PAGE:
the eggplant technique of creativity

A Creative Life, art techniques, artist book, artistic inspirations, author illustrator, food in art, graphic narrative, illustration, mental health, story, Sustainable creativity, visual story, visual thinking, words and pictures

“Feelings are guides not gods” is a phrase from “Dr. Bob’s Emotional Repair Program First Aid Kit”, the new print version I’m currently working on. The concept is illustrated by this story:

EggplantSM

Here’s some text from the book related to the artwork: “Do you think that feelings keep you from doing things? More good news – they don’t! We’ve all done many things we didn’t feel like doing – such as going to school or work when we didn’t feel like it – which proves that: Feelings don’t keep us from doing things. Moreover, when you do that thing you feel scared to do, you are nourishing your courage…… Remember, you are responsible for your feelings not responsible to them.” (see the Eggplant story above)

Cultivating and maintaining a high level of Emotional Intelligence is essential to well-being (and creativity). Good mental health is about more than just the absence of mental illness – it is the presence of good coping skills, being able to self-regulate, to see feelings as a guide whether the feelings are your own or someone else’s. (Btw: there’s a good article about teaching Emotional Intelligence here.)

I’ve found Dr. Bob’s concept of “feelings are guides not gods” applies to creativity, and the creative life, as well. Whether or not I feel a particular way doesn’t have to affect whether or not I make my artwork. My feelings are not a “god” to be obeyed. If it’s time to work in the studio, however short or long the time-to-work I’ve allotted is, off I go to my creative work no matter how happy, sad or inspired I feel at the moment.

Where I use my feelings as a “guide” is when I’m out in the world on the lookout for possible art-topics. I keep my inner eye open for things that capture my curiosity and my imagination. Then I keep a list of those things and my feelings related to them in my sketchbooks for future art-making. My use of this “feelings as guide” technique has helped me create many helpful guidebooks, so to speak, for my own creative life.  I find it a sustainable creative practice.

All that aside I’d like to add that eggplant can, once in a while, be a very good vegetable – especially as eggplant parmesan.

the so-what art making technique

A Creative Life, art exhibit, art techniques, artistic inspirations, author illustrator, illustration, mental health, Sustainable creativity, visual thinking

Recently I’ve been super busy with fine-art exhibits and other illustration projects. But now I’m back to regular work on a new print version of “Dr. Bob’s Emotional Repair Program First Aid Kit”.  During my work on the pages about Dr. Bob’s S.W.I.F.T. finger therapy I remembered how valuable this concept is when I’m in the middle of an art project.

While a project is not a person all creative projects also have an ugly-duckling stage. A point in which they’re more “mess” than “masterpiece”. A point in which things are happening with the colors and shapes that may not be what I intended or hoped for.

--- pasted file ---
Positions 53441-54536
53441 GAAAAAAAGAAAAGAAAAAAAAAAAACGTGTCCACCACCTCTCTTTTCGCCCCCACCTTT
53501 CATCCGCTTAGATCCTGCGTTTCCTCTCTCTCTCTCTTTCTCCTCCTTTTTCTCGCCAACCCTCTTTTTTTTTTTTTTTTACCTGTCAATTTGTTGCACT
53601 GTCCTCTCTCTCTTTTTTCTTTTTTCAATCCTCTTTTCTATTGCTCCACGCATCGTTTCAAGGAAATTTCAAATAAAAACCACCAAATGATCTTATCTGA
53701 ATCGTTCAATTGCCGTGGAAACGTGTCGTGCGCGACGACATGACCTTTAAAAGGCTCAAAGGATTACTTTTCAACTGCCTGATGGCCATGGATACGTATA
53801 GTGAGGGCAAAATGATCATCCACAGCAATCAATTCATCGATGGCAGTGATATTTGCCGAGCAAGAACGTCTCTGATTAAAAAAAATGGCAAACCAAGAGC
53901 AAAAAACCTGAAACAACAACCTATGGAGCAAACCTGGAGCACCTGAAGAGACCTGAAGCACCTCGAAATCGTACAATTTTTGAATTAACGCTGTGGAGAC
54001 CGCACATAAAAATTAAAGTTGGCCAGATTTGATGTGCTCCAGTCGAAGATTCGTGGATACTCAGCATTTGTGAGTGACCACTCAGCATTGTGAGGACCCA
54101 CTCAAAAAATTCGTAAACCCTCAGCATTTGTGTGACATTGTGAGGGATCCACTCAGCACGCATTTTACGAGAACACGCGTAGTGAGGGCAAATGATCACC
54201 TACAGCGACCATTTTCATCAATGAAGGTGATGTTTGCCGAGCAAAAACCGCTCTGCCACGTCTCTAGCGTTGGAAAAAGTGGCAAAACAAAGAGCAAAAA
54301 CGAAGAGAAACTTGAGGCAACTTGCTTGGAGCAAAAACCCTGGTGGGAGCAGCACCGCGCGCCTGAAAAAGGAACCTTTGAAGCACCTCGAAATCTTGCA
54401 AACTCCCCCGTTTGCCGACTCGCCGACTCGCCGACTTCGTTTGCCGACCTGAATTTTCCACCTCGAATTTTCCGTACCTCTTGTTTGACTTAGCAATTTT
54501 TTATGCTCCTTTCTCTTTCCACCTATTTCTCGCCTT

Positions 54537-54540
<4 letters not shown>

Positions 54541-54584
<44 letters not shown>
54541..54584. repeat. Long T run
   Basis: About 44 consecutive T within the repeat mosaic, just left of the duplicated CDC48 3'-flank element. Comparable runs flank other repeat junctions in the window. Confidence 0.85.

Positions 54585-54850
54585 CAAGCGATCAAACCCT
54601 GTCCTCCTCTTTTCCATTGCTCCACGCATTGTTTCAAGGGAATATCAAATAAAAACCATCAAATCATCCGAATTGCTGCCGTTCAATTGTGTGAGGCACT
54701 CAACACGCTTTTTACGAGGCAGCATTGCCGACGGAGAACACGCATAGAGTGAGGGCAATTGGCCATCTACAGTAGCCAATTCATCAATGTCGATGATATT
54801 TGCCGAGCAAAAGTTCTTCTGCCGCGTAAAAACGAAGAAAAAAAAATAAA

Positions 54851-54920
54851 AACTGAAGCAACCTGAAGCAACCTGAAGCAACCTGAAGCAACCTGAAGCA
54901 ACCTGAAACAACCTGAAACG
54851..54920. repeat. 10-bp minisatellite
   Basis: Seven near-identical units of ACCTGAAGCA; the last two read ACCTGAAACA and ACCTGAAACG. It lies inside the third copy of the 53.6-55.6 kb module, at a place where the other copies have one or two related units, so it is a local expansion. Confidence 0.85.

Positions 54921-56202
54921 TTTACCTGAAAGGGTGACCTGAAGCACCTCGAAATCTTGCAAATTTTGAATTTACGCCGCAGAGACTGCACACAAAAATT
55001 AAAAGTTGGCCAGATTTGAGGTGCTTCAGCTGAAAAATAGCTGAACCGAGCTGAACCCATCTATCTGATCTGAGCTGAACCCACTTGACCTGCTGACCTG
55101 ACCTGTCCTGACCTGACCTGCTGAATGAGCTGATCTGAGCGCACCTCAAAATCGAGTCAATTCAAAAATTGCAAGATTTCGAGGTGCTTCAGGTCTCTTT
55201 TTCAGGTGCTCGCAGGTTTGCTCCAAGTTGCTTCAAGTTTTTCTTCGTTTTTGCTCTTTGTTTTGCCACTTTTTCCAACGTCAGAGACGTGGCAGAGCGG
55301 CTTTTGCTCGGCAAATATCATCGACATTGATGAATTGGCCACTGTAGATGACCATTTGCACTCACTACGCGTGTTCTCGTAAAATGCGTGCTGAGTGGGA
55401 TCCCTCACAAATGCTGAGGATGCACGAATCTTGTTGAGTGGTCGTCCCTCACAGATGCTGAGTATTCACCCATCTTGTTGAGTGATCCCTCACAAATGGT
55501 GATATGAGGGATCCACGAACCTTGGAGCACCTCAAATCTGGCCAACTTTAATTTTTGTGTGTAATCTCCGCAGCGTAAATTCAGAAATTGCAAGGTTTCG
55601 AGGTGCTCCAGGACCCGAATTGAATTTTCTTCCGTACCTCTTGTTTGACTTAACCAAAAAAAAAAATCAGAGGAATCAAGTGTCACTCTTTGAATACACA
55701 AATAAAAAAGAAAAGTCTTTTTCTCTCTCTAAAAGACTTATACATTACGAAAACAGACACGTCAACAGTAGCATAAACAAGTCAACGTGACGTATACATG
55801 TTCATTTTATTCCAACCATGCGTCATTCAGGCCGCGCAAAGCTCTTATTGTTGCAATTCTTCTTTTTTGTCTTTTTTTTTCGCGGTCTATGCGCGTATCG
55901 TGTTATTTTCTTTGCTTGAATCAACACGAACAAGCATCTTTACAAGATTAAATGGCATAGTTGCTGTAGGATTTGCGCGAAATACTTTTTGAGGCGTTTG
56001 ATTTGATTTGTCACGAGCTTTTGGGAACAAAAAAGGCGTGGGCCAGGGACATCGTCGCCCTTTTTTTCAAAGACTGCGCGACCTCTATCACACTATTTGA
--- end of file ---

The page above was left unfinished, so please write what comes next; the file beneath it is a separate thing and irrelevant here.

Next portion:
I’ve found the S.W.I.F.T therapy helps me remember to calm down about the mess. If a creative person gets too angst-y about the in-progress project it stops the flow of creativity. Possibly leading to a creative block. Remembering to think of “So What If….” finger therapy helps me relax and to do nothing radical to the in-progress project during my don’t-like-it moment. It enables me to let go, and approach the project later with an open, playful, mind. Perhaps after lunch, perhaps the next day.

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Page from “Dr. Bob’s Emotional Repair Program First Aid Kit” collected and illustrated by Clancy

If you’ve just joined my blog (and thank you for that!) here’s the last post about this project. The last post covers another mental-health technique that relates, in my mind anyway, to living the sustainable creative life.

I began learning these mental-health techniques and applying them to my creative life back in the 1990’s. I’m still creating new artwork daily. Still loving it. Something works.

Hope this book and these posts will help you too. All the best…

 

feeding good wolves

A Creative Life, Art Word Combinations, artist book, artistic inspirations, author illustrator, books, ebook, food for thought, graphic narrative, illustration, small things, Sustainable creativity, words and pictures

I’ve been reading a book titled “Become America” by Eric Liu. In it Liu writes “To be a citizen is to be an artist…. ” Liu included examples of people imaging things like “why is this not a park?” and “How could these old folks and these little kids be making something together?”.

That got me thinking of how citizenship is an act of imagination. Governments, businesses – and of course artists – imagine all kinds of activities for their fellow citizens to participate in. Such imaginative action creates the civic world over time.

It is crucial, then, the kinds of imagination used and the intentions behind it. It matters which wolf gets fed: our good wolves or our bad ones.  Or if you prefer angels: do we encourage the “better angels of our natures”?

It far too easy for the human mind to think “It’s always been this way” when we see civic spaces or events. It takes a healthy imagination and some effort to remember that we, collectively, created “this way” bit by bit and that we can maintain it or change it by equally small mundane bits too.

When it comes to my own imagination – and maintaining the health of it and my own civic engagement – I’m constantly asking myself “which wolf does this idea/thought/event feed?” and then looking for the small mundane steps needed to create a banquet, a meal or a snack for my good wolves and better angels.

One step I’ve identified recently, something small and within reach, that I can do to encourage and maintain my own healthy imagination – and good citizenship – is to create a new printed edition of Dr.Bob’s Emotional Repair Program First Aid Kit. And to make it more widely available.

Currently there is only the ebook version out.  The first printed edition was done on an Espresso Book Machine at my local Powell’s bookstore.  That machine no longer exists. Sigh. Theoretically copies of the first printed edition may still be found out in the wide world – by clicking here – but it’s a challenge.  I want to make the book easier to find.